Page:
flowed from it.

Along the ridge bordering the banks of the creek were deep

worn trails made by the Indians.

Two mounds are known to have been in the county. One

was evidently erected by the Indians, as evidenced by the con-

tents. Some fifty years ago it was opened and found to contain

a human skull, the two femur bones, a few smaller bones, a gun

barrel, a copper kettle of about a gallon capacity, a few flint

arrow heads, stone tomahawks, a steel tomahawk, the bowl of

which was hollowed out for use as a pipe, and a few pieces of

silver ornaments. The other mound stood where the Hotel Marsh

now is in Van Wert. There is no information as to what in con-

tained, if anything.

The county was covered with large timber, oak, ash, hickory,

beech, and elm predominating. This made it an ideal hunting

ground for the Indians and their immediate successors, the early

white settlers. The region to the north of the city of Van Wert

was at one time called the "Black Bear Swamp," by others, the

"Hoop-pole region." The latter name was given to it owing to

the fact that many hoop-poles were cut from the hickory thickets.

This heavily wooded region was, some thirty years and more ago,

the favorite rendezvous for horse thieves, who stole horses in

the region to the southeast, towards Columbus, and drove them

to these woods where they were easily concealed. As there were

no paths through the woods it was practically impossible to follow

276 Ohio Arch

276       Ohio Arch. and Hist. Society Publications.

them. After those in pursuit had dropped the trail, and the ex-

citement attending the loss and hunting had subsided, the horses

were driven to Indiana and sold.

A strange duel occurred in the eastern part of the county

about seventy years ago that illustrates Indian characteristics.

Two Indian braves were in love with the same Indian maiden.

As she would not make a choice, it was decided to settle the af-

fair, as to who should have her, by a duel "to the death." The

Indians repaired to a place on the farm in Ridge Township long

known as the "Billy" Martin farm, on the bluff along the creek.

An Indian blanket was placed on the ground, the left hand of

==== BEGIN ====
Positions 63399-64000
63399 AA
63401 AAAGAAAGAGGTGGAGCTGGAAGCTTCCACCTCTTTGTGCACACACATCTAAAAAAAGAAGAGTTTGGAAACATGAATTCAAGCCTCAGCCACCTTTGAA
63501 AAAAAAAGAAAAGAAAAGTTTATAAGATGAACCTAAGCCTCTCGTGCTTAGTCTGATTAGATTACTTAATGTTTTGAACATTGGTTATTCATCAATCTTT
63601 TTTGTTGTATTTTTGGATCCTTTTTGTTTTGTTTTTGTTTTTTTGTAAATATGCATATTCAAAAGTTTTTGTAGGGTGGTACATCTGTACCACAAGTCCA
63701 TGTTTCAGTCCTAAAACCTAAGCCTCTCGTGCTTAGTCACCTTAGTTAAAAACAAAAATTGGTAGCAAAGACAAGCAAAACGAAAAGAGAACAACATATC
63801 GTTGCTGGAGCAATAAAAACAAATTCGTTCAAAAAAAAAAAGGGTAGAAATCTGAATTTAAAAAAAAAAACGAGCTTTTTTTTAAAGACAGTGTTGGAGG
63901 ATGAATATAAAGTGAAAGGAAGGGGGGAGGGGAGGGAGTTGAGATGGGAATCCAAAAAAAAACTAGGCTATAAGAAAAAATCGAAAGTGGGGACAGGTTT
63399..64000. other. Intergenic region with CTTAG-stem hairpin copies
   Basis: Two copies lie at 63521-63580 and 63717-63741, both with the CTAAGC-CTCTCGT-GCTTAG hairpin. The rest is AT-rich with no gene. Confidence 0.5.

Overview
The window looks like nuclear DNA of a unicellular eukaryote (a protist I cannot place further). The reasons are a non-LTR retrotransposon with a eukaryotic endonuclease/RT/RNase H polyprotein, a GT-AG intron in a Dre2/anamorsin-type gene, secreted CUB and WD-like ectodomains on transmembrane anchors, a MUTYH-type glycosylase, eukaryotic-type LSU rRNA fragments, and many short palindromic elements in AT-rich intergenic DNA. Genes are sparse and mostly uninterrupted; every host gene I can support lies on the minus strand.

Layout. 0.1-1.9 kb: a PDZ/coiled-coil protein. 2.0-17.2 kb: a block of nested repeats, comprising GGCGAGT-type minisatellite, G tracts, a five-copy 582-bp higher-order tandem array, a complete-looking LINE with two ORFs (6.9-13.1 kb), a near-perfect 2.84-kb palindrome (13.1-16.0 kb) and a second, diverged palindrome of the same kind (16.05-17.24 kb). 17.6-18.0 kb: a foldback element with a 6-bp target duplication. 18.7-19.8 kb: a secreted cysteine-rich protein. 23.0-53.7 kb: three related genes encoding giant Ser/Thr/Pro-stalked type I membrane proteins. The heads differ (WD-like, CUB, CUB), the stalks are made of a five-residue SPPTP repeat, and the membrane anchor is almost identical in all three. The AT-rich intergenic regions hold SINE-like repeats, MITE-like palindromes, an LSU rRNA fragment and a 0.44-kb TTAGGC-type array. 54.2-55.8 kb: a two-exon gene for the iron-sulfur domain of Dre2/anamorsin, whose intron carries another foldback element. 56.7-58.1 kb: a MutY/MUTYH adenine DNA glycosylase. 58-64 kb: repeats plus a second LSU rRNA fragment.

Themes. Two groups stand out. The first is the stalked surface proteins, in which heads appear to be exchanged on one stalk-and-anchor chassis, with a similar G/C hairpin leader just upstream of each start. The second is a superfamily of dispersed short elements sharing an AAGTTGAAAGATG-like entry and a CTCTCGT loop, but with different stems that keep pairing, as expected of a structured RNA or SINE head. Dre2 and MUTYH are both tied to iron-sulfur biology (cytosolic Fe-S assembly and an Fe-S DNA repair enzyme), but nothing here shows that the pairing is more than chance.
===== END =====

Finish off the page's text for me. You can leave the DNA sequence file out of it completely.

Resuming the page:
each duelist was tied behind him, a sharp knife was placed in the

right hand of each. They then crouched down on the blanket,

which they were not to leave during the duel. The tribe assembled

about them with the maiden in the foreground. Round and round

the duelists moved on the blanket, first one then the other inflict-

ing severe wounds.  Thus the fight kept up until both were

covered with wounds, but there was no cessation until both suc-

cumbed to their injuries. Their bodies were buried on the spot

where they had fought and died. Over the grave was built a

log pen about twelve feet long, north and south, eight feet wide,

east and west, and four feet high. Upward from the south end

stood a staff, like a flag pole, about ten feet high and five inches

in diameter. This was at the head of the grave. Near the center

of the north and south walls of the pen, and about half way up,

were cut, opposite to each other, round holes, one-half being

notched out of the log above, the other half out of the log

below. The Indians said the holes were to let the spirits of the

dead duelists out. Until the Indians left this region they an-

nually, on the anniversary of the duel, came to the hut and painted

the flag pole and the two holes red.

From the foregoing it will be seen that regions that are often

considered as of little importance, historically, may yet have had

events of interest, if we but look around us.

Van Wert, Ohio.